To accept payments with GNU Taler currently some custom (though simple!) code must be written to integrate with an existing web shop or frontend. The goal of this project is to create a component that sits between the seller's frontend and the GNU Taler merchant backend. This component should have a web interface, where payment buttons or payment forms can be configured that can by copy-pasted into the seller's frontend as static HTML/JS. Bonus goals are inventory management, where the seller can configure the available stock for an item, and will get notified when their stock runs low.

Difficulty: Easy
Mentors: Florian Dold
Skills: Familiarity with the web platform and at least one frontend language / framework (such as Python+Flask, Python+Django, nodejs, etc.) are required.

GNUnet

GNUnet is an alternative network stack for building secure, decentralized and privacy-preserving distributed applications. Our goal is to replace the old insecure Internet protocol stack. Starting from an application for secure publication of files, it has grown to include all kinds of basic protocol components and applications towards the creation of a GNU internet.

GNUnet maintains a list of ideas here: https://gnunet.org/gsoc.

Kawa

Kawa is best known as a fast Scheme implementation for the Java platform. It compiles Scheme to optimized Java bytecodes. It is also a general framework for implementing dynamic languages, and includes a full implementation of XQuery 1.0 and incomplete implementations of Common Lisp and Emacs Lisp (JEmacs).

Kawa maintains a list of ideas here: http://www.gnu.org/software/kawa/Ideas-and-tasks.html.
The following seem most suitable for GSoC:

Run interactive process in separate Java Virtual Machine:

When developing and testing it is useful for the REPL to support hot-swapping (replacing functions on-the-fly) and debugging. The main goal being able to smoothly reload changed modules (files or functions), and have other modules not break. Debugging (such as setting breakpoints) would not be a priority for this project, but could be a follow-on project.

Skills: Should be experienced with Java, and interested in learning about JVM TI and similar low-level parts of the platform.
Difficulty: Challenging, but you can study how Java-9's new jshell uses the JVM TI.
Mentors: Per Bothner and Jamison Hope

Typed/optimized arithmetic with units:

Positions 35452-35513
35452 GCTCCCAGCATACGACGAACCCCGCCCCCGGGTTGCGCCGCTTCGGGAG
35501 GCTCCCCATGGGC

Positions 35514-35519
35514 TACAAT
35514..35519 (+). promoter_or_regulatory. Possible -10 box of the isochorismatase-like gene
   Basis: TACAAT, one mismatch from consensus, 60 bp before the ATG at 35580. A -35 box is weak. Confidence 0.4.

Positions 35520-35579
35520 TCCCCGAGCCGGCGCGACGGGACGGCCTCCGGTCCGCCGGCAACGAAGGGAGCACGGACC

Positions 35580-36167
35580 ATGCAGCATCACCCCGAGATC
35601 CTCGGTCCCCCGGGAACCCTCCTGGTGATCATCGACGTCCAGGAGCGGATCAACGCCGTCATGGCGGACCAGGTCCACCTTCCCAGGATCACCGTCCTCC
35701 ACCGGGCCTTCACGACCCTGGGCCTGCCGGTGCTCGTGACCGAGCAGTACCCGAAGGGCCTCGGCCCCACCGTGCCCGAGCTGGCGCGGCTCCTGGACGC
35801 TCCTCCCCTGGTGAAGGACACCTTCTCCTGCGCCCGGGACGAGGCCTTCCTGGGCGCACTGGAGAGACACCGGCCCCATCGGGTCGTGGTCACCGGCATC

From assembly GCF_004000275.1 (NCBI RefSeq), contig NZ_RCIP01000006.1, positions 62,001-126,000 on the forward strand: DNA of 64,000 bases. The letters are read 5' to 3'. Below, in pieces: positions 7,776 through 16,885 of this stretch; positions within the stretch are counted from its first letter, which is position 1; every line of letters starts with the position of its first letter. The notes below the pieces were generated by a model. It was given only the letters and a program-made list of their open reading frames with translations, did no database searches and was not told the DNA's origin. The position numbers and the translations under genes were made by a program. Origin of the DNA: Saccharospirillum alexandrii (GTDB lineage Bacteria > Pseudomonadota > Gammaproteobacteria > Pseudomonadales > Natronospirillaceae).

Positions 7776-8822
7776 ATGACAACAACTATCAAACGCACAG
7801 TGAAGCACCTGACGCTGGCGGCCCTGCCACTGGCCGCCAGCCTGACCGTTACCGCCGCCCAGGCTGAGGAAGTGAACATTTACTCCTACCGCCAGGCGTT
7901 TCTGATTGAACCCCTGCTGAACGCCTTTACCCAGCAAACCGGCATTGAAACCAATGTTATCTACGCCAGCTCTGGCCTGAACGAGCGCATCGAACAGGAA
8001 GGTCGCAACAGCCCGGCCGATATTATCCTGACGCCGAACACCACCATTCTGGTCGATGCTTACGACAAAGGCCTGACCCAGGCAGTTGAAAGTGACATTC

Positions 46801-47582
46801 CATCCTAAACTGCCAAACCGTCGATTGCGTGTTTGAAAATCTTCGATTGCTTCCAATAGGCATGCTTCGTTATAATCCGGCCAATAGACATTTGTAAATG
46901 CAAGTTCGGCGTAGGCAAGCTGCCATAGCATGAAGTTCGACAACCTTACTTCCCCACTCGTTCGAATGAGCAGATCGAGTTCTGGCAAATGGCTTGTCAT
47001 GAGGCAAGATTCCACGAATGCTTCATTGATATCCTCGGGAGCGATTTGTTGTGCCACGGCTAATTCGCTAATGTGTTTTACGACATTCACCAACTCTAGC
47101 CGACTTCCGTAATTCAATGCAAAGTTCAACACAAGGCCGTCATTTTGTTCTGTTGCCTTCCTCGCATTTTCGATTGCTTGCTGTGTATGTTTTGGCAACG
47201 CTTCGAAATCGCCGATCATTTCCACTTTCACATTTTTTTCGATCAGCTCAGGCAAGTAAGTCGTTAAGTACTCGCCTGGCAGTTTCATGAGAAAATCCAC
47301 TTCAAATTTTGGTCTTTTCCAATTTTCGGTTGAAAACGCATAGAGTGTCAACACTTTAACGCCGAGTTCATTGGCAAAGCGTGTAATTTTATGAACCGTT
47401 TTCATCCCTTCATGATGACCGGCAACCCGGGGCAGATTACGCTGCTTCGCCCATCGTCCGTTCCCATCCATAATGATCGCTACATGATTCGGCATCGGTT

Kawa support units (such as cm^2 for square centimeters) and quantities (such as 4cm^2). The idea is define a syntax for type for a quantity with a specific unit, for example quantity[cm^2]. The compiler would type-check use of such types, and use them to generate primitive arithmetic.

Skills: Need good Java experience, and somewhat familiar with the Java Virtual Machine. You will need to become comfortable reading javap output.
Difficulty: Modest.
Mentors: Per Bothner and Jamison Hope

Easier access to native code using JNA/JNR:

The traditional way to access native (C/C++) functions is using JNI, but it's very awkward. JNA and JNR are much easier to use. This project would design and implement an easy-to-use Kawa wrapper for for JNR. You should study existing JNR wrappers, such as that for JRuby.

Difficulty: Medium. Need to study existing wrappers and "foreign function interfaces" (in multiple languages) and design one suitable for Kawa. Some Scheme (Kawa) experience would be helpful.
Mentors: Per Bothner and Jamison Hope

Improve IDE support:

There is some IDE support for Kawa, but it is old, incomplete, and/or poorly documented. One possible project would focus on research and documentation: evaluating options (using NetBeans, Eclipse, IntelliJ, or an Emacs package); seeing what if anything works (or can be made to work with modest effort); and documenting it. Alternatively, if you have a favorite IDE/Editor and want to learn how to extend it, you can focus on that.

Skills: Solid experience with Java and at least one IDE for the Java platform.
Difficulty: Modest. This can be very variable.
Mentors: Per Bothner and Jamison Hope

Update XQuery implementation:

Kawa includes a mostly complete implementation of the 1.0 version of XQuery, a functional language for working with XML and similar data. However, XQuery has added major feature since then, including grouping and updates. Adding some of these features to the Kawa-XQuery implementation would be desirable.